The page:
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Pen, print and communication in the eighteenth century$
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Caroline Archer-Parré and Malcolm Dick

Print publication date: 2020

Print ISBN-13: 9781789622300

Published to Liverpool Scholarship Online: May 2021

DOI: 10.3828/liverpool/9781789622300.001.0001

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Authorship in Script and Print

Authorship in Script and Print

The Example of Engraved Handwriting Manuals of the Eighteenth Century

(p.31) 2 Authorship in Script and Print
Pen, print and communication in the eighteenth century

Giles Bergel

Liverpool University Press

This chapter investigates the division of labour between writing-masters and engravers in their joint publications, aiming to uncover the mutual dependencies between the two trades. It describes the different processes that each trade brought to the collaboration, and explores the consequences of those differences for users of their productions. It explores how the marketplace for engraved script was rhetorically addressed in writing manuals while also asking how the reader (and potential copyist) was more pragmatically addressed in the scribal teaching models embodied by the works themselves. It touches on the history of style in handwriting, specifically, that of the ‘roundhand’, which was the dominant clerical hand of eighteenth-century England, and asks how far scribal practice can be retrieved from pedagogical engraved hands. Lastly, it maps out some future research questions into a curious format that, by design, complicates what is practical as well as ornamental in the written word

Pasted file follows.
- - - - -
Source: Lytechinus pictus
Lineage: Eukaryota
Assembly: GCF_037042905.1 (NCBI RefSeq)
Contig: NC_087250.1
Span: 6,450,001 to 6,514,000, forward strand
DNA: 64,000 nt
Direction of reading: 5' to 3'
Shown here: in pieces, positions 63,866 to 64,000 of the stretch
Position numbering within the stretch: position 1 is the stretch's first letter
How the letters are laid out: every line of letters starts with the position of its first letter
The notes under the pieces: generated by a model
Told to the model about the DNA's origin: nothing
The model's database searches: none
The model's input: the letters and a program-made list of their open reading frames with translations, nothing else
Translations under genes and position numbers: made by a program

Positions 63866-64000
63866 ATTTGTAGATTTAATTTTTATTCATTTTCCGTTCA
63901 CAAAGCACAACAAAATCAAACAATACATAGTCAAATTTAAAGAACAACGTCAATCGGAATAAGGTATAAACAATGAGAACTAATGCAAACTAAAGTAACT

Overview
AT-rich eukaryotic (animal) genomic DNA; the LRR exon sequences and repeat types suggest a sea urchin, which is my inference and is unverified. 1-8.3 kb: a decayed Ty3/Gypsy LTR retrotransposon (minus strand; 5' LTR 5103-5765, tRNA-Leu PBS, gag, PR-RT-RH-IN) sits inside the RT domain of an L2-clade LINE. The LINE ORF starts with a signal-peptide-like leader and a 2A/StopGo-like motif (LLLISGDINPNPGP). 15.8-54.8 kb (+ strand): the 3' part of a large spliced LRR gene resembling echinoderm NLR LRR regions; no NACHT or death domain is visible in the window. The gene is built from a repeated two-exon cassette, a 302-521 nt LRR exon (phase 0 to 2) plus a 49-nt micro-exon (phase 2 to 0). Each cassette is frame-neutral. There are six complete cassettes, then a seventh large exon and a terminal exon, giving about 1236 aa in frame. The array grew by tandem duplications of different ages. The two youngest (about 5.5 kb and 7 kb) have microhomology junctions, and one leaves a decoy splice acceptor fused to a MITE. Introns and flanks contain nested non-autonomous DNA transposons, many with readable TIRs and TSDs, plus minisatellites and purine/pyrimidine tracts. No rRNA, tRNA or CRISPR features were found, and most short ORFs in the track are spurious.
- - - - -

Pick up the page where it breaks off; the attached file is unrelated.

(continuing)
Keywords:   Writing, Manuals, Handwriting, Roundhand, Engravers, engraving, Scripts, Paper, Ink, Print

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